Republicans Should Abandon Their Opposition To All Tax Increases
Having a position of rejecting all tax increases on the national level is foolish economic policy, especially since the party won't push for spending increases
At the risk of excommunication from conservative, libertarian, and Republican circles, I’m about to state something that is viewed as heresy. The Republican Party should abandon its opposition to all tax increases on the national level.
Why should the Republican Party abandon its no-tax position? For many reasons.
The first reason is that it is not a credible position anymore. The previous Republican administration, while cutting corporate and income taxes, imposed tariffs on numerous imported items. American consumers were the ones who paid for those tariffs, many of whom paid more in tariffs than they got back in tax cuts. The Republican Party’s embrace of tariffs eliminates its credibility as the tax-cutting party.
The second reason is that it is based on myths. The way the myth goes is that President Ronald Reagan cut taxes (which he did) and he never rose taxes. But Reagan did raise taxes. The way Reagan raised taxes was the broaden the tax base and made it more difficult for people to evade taxes.
The third reason is that tax cuts must require cuts in spending. Republicans have gained a reputation as the small-government party. But the record doesn’t match the rhetoric. Even before COVID-19, President Donald Trump has signed budgets that increased spending. If you’re going to cut taxes, you must cut spending to offset or it will increase the deficit and debt.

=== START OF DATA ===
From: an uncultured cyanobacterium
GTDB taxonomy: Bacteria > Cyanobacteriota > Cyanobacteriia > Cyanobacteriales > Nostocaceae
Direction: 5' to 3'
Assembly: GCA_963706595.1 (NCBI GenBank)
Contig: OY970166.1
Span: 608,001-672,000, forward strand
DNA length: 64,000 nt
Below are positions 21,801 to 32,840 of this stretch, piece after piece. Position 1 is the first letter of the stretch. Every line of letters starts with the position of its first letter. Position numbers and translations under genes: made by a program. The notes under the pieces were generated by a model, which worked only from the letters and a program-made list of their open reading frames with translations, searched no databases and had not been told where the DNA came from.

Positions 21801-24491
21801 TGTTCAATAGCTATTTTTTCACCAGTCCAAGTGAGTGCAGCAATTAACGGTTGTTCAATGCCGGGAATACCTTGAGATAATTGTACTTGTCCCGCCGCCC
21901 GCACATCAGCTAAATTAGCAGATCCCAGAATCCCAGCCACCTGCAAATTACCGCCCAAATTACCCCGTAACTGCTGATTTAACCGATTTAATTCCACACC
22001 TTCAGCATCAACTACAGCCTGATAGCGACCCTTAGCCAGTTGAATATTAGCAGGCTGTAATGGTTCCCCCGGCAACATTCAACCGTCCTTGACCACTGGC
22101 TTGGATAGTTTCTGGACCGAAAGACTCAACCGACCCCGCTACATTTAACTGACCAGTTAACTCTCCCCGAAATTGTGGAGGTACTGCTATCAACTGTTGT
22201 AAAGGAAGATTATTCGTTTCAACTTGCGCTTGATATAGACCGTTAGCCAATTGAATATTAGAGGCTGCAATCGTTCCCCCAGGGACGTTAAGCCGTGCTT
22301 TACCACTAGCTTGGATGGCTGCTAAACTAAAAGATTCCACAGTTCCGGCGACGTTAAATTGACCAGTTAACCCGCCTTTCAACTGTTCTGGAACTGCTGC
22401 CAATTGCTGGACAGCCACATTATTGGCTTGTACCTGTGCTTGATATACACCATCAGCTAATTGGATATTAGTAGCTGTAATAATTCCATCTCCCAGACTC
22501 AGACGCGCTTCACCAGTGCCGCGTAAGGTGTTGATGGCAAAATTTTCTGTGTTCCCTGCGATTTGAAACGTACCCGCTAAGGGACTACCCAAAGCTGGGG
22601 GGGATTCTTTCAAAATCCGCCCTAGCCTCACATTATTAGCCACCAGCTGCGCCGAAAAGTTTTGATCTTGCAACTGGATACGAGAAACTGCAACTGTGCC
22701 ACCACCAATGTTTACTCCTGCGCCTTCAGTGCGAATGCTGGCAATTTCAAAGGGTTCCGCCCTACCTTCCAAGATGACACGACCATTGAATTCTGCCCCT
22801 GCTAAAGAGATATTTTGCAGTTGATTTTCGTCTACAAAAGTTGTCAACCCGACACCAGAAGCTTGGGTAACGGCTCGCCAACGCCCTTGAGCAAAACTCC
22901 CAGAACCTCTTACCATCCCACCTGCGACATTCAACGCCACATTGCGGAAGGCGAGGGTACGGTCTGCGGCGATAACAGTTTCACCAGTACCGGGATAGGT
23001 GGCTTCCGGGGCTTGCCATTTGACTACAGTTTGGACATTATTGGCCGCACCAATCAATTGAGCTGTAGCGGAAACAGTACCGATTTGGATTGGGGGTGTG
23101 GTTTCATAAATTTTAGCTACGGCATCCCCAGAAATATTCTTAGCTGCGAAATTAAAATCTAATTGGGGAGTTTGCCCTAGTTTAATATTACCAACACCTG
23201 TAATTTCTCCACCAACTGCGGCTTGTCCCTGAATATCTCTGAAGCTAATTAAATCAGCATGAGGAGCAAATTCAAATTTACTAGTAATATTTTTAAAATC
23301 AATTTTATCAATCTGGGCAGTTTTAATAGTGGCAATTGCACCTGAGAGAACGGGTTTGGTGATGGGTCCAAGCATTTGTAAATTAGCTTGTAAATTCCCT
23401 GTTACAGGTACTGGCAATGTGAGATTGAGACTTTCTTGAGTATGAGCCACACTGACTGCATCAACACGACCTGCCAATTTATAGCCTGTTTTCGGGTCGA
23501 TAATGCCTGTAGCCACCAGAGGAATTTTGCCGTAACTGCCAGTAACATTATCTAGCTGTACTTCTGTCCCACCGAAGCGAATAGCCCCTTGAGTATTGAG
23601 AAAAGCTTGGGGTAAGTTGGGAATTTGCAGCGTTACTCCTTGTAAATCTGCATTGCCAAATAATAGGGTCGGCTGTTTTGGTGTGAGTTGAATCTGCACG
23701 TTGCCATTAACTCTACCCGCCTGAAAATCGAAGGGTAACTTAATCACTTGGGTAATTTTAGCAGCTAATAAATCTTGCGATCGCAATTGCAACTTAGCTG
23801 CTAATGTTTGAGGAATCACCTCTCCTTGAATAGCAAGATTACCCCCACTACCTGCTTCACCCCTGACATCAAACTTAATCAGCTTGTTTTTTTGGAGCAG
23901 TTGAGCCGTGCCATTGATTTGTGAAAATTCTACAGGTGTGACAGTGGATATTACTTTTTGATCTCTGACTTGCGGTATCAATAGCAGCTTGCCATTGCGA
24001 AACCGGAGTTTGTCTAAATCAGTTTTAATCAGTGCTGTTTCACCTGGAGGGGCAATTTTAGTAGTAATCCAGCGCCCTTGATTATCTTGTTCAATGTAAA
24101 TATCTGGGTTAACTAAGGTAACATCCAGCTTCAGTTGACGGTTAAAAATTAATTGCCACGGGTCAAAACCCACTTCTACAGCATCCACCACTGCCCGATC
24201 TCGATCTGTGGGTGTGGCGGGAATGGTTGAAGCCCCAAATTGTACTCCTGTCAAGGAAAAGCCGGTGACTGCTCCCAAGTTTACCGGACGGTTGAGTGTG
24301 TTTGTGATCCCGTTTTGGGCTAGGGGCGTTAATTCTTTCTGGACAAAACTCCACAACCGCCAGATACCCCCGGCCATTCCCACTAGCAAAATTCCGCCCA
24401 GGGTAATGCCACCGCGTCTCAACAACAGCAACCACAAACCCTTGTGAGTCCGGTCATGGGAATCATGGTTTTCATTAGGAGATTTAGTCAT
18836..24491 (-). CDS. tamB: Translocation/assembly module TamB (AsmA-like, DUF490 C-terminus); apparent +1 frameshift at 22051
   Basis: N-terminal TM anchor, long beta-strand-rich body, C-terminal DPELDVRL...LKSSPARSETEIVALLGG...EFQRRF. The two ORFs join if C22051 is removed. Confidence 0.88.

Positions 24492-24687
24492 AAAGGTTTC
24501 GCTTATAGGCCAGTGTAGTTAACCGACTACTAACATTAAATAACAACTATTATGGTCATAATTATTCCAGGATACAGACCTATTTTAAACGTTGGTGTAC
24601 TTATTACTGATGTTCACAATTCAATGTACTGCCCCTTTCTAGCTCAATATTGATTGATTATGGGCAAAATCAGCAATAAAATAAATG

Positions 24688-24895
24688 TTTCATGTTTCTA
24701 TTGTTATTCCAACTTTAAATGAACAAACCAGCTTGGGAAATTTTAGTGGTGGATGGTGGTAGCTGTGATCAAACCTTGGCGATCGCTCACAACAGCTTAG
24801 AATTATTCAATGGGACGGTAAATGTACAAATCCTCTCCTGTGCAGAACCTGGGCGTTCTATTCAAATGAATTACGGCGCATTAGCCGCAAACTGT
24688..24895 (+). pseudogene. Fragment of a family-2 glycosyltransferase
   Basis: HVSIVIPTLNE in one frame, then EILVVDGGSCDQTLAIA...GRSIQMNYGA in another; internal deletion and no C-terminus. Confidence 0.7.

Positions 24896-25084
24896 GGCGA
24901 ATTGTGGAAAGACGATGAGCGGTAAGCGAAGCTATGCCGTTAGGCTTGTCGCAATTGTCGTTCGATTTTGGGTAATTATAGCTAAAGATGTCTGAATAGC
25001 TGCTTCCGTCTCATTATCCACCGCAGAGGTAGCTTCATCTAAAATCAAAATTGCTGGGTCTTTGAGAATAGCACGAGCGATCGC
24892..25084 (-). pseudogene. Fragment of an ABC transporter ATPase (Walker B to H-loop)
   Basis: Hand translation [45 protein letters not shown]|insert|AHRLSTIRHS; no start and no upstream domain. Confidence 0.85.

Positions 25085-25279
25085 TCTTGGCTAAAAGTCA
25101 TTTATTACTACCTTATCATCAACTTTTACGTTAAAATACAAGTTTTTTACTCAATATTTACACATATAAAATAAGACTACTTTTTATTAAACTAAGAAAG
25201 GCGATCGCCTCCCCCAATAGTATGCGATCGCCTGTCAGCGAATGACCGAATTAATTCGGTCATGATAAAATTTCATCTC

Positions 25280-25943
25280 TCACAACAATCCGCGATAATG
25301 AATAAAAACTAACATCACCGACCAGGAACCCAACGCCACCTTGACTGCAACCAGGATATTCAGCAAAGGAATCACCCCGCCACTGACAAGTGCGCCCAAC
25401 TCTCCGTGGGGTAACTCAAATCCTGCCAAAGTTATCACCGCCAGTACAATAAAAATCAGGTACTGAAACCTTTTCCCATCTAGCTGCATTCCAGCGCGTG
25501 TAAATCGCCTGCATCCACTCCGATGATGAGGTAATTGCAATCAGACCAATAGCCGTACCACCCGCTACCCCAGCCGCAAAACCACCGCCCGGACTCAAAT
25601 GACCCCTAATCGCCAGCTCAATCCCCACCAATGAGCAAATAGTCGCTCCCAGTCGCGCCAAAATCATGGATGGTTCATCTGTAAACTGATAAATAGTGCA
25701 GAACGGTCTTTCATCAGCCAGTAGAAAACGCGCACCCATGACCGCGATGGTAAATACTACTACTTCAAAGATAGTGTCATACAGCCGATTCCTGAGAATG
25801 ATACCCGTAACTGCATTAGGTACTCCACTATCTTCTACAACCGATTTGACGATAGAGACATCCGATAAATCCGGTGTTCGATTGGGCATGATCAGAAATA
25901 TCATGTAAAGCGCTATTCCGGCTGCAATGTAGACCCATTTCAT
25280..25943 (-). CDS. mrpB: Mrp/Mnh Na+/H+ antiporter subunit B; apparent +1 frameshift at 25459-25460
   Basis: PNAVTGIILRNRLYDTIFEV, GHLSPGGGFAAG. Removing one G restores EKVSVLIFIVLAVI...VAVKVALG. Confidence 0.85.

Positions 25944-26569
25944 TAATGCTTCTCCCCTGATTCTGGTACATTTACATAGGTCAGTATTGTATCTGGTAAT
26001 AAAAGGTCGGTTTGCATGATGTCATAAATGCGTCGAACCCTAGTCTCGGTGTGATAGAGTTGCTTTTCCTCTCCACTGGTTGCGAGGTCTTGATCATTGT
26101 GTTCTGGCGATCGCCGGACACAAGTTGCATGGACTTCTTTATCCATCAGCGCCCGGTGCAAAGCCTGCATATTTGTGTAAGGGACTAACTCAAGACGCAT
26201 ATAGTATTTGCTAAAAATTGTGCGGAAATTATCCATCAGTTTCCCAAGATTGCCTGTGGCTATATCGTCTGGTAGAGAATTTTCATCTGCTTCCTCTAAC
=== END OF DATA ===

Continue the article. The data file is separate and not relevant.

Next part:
The fourth reason is that as a nation we have priorities that require increased taxes to pay for. We need pro-family policies to encourage an increase in the birth rate and to replenish a declining population. We also need to rebuild and upgrade our nation’s infrastructure for the 21st century. We also need to rebuild our manufacturing base.
Finally, we need to rebuild our military to compete with China and Russia in order to protect our way of life. China’s navy is already larger than ours. Many things we take for granted such as the dollar’s dominance rely on our military strength to maintain.
The fifth reason is that our nation’s fiscal situation requires tax increases. Social Security could run out of money by as soon as 2028, forcing automatic benefit cuts. The Medicare Trust Fund, which pays for Medicare Part A, could run out of money by 2026, forcing automatic benefit cuts. These entitlement programs, along with Medicaid, will continue to consume an ever-growing part of the budget unless they are reformed. Unfortunately, tax increases will have to be a part of the reform of these programs because we have waited so long to address them.
The sixth reason is that it portrays the Republican Party as an unserious party. By taking tax increases off the table, especially since it also refuses to cut spending, it denies the ability to address the problems the nation is facing. If the American people feel their problems are not being addressed, they will turn to Democrats.
Does this mean Republicans should endorse all tax increases? No. Many if not most tax increases are still bad policy. But a part of good governance requires that you keep the revenue option available. Personally, I tend to favor efforts to expand the tax base and close loopholes than increasing tax rates.
If given the choice between cutting spending and increasing taxes, I would favor cutting spending. But realistically that is not on the menu because no one is fighting for them. Taking tax increases off the menu is simply terrible governance in a pluralistic country.